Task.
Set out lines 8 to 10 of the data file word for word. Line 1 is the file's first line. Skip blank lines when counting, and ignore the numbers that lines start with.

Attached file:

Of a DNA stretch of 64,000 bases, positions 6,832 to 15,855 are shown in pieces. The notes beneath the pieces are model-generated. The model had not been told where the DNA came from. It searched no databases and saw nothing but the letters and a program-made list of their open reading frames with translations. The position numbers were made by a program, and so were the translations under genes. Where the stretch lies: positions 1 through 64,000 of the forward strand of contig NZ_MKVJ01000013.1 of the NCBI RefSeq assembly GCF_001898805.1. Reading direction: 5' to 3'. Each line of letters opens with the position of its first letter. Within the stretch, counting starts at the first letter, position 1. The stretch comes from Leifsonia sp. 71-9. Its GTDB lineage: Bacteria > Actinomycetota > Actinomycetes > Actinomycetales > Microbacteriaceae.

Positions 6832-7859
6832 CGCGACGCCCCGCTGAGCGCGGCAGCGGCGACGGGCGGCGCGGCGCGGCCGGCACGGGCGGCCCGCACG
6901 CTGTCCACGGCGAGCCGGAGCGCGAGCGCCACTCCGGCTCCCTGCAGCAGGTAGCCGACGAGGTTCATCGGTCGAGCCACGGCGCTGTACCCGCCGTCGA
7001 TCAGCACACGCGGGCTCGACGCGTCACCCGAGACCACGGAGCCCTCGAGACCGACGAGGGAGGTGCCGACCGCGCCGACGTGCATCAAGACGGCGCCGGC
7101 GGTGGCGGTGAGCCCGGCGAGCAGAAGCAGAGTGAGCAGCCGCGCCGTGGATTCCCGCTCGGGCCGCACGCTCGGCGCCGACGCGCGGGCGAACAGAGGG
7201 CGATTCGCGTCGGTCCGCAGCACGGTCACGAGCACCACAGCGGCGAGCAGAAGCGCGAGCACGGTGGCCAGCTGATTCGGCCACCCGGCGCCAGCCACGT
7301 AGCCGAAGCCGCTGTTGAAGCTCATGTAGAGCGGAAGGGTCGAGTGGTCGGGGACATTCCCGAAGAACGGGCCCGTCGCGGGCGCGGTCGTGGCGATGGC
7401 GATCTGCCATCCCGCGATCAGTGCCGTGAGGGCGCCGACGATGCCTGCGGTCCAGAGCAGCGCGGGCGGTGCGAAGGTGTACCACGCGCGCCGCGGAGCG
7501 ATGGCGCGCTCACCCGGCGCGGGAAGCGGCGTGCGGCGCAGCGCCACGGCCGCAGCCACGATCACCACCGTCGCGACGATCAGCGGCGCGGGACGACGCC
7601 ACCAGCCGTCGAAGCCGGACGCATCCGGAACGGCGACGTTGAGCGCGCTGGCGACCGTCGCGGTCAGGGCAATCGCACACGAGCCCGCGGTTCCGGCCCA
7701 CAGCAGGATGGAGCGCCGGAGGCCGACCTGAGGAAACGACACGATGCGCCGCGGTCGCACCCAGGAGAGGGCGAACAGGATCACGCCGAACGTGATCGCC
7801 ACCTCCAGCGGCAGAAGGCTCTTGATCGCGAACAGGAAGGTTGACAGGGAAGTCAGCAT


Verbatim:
7301 AGCCGAAGCCGCTGTTGAAGCTCATGTAGAGCGGAAGGGTCGAGTGGTCGGGGACATTCCCGAAGAACGGGCCCGTCGCGGGCGCGGTCGTGGCGATGGC
7401 GATCTGCCATCCCGCGATCAGTGCCGTGAGGGCGCCGACGATGCCTGCGGTCCAGAGCAGCGCGGGCGGTGCGAAGGTGTACCACGCGCGCCGCGGAGCG
7501 ATGGCGCGCTCACCCGGCGCGGGAAGCGGCGTGCGGCGCAGCGCCACGGCCGCAGCCACGATCACCACCGTCGCGACGATCAGCGGCGCGGGACGACGCC